In recognition of years of hard work and the successful completion of their degrees, Teachers College celebrated the Class of 2023 on May 17 and 18 in ceremonies at Washington Heights’ United Palace Theater.
Columbia blue regalia, celebrating families, and overjoyed grads decorated the theater — a gilded gem of upper Manhattan that has convened people from all walks of life since the 1930s, often during the most difficult periods of history. Nearly 100 years later, future leaders across education, health and psychology gathered on the precipice of their next assignment:
“Working together to courageously envision and pursue a better future is a lesson that has never been more relevant,” President Thomas Bailey told graduates during his address. “If we overcome our differences, we can launch a new chapter in the story of our society. Or as a wonderful Ethiopian saying puts it: ‘When spiders unite, they can tie down a lion.’ Graduates, because of who you are and what TC has given you, you are well-equipped to lead us in tying down the lions of our era.”
Well-equipped, indeed. In the words of Leslie Morse Nelson, Chair of the College’s Board of Trustees, who took the Convocation stage for the first time after her appointment last fall, graduates are uniquely prepared because of TC’s “drive to address the whole of human development.”
“It is why TC scholars have always been at the forefront of identifying and meeting emerging societal needs,” Nelson said, “and it is why so many TC graduates have gone on to be leaders in their fields.”
Here are your key takeaways from TC’s 2023 Convocation ceremonies.
Wisdom from TC’s Medal for Distinguished Service Recipients
“Now more than ever, we need your courageous leadership in education. That means breaking the mold, it means challenging the status quo, it means being willing to get a little uncomfortable for what you believe in,” said Miguel Cardona, United States Secretary of Education, in his address to graduates from the Organizational Leadership and Mathematics, Science, and Technology departments. “If your bold ideas and leadership are not making some people feel uncomfortable, then you’re not pushing hard enough.”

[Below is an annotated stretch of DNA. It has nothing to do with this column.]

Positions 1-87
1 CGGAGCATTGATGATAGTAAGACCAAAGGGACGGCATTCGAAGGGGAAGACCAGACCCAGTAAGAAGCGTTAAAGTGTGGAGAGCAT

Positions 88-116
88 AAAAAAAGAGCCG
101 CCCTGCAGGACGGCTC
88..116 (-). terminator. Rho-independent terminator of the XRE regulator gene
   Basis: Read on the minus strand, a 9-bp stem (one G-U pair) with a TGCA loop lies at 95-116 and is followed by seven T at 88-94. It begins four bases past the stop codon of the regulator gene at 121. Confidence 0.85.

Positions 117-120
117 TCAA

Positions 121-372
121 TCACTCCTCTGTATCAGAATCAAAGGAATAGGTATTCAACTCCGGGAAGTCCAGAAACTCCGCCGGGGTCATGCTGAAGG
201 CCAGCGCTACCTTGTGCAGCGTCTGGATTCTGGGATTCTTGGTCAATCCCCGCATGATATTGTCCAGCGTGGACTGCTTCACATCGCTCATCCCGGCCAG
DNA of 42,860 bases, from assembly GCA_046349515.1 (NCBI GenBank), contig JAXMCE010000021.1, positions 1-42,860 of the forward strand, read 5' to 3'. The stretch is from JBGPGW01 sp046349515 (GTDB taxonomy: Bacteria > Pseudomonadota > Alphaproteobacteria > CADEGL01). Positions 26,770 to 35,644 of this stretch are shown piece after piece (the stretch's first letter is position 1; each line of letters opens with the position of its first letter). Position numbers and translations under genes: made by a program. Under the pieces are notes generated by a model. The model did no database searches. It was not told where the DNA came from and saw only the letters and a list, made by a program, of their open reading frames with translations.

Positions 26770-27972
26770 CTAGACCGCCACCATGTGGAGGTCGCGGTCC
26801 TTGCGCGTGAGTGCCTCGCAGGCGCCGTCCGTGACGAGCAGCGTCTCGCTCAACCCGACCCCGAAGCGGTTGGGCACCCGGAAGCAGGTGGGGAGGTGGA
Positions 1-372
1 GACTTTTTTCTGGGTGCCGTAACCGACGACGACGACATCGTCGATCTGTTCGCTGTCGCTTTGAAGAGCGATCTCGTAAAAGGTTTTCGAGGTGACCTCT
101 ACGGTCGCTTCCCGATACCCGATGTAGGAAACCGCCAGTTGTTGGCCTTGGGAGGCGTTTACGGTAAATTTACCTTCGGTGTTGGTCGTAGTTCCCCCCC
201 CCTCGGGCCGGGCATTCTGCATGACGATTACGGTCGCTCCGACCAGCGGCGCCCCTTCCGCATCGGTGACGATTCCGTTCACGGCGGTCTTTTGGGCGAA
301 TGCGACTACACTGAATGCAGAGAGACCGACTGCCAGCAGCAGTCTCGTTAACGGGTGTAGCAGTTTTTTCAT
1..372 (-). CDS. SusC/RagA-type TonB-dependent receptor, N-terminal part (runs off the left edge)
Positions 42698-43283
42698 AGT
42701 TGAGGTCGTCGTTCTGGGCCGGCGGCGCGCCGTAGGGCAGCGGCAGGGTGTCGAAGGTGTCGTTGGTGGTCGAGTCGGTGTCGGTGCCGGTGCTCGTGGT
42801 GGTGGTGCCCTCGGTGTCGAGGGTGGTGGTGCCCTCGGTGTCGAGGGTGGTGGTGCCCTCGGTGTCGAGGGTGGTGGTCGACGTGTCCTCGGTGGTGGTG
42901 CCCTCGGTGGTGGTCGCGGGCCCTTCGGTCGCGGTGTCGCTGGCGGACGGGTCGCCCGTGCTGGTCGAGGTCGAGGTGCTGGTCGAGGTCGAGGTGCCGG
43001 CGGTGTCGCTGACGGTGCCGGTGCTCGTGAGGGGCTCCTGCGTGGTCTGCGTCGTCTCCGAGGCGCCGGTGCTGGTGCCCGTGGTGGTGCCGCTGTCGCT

Cardona— a former public school teacher and principal himself — shared words of wisdom with graduates, assuring them that they are entering the teaching profession during a critical time as students need pioneers of change in the classroom now more than ever. “Investing in our children is no different than investing in defense; both protect our tomorrow.”
In his final remarks and an ode to TC alumna Shirley Chisholm, Cardona urged graduates, most importantly, to keep sight of what matters most and to lead with courage. Quoting Chisholm, “You don't make progress by standing on the sidelines. You make progress by implementing ideas. Now more than ever, we need your courageous leadership in education.”
“Each of you has the capacity to do extraordinary things — by challenging and disrupting systems,” said Kevin Nadal (Ph.D. ’08) in his address for graduates from the Counseling & Clinical Psychology and Human Development departments. “Your compassion will be your greatest weapon and your ability to see people will inspire a new generation of changemakers.”
Nadal — a leading scholar in the exploration of microaggressions toward LGBTQ+ people and people of color — reflected on what his own graduation from Teachers College meant to his parents. A first-generation American, Nadal was the first in his family to earn a doctorate — and saw his path was important for other Filipino Americans.
“Whenever I walked into a room where no one looked like me, I could no longer think I was an outsider. Instead, I would remind myself that my voice was important and that it deserved to be heard,” said Nadal, now a distinguished professor at John Jay College of Criminal Justice and the City University of New York’s Graduate Center. At TC’s Convocation, his Medal for Distinguished Service was presented by his former doctoral thesis advisor, Derald Wing Sue.
“Being the first means nothing if and when you are not actively doing everything you can to ensure that there is a second, third, or fourth behind you,” Nadal said. “Perhaps one of you will even be up here someday — giving a graduation speech to the Class of 2038.”
“My advice to you is to dream high, aim higher, set goals with purpose, make them happen with passion,” Chef Marcus Samuelsson told graduates from the Biobehavioral Sciences, Health & Behavior Studies, and International & Transcultural Studies departments. “Have a plan, and let that plan change over time.”
An award-winning chef and entrepreneur, Samuelsson is the visionary behind 30 restaurants worldwide, the author of several cookbooks, and has appeared on numerous television shows about the culinary world. His food access efforts served more than 1.7 million meals to individuals in need during the pandemic — in Miami, Newark and Harlem — and he co-produces the annual Harlem EatUp! Festival, which celebrates the food, art, and culture of the historic neighborhood.
“I’ve worked to transform the places I’ve lived and loved, those communities, and even myself, through food,” explained Samuellson. “I know that you can make a change in your community as long as you collaborate with curiosity, aim high, and dream even higher.”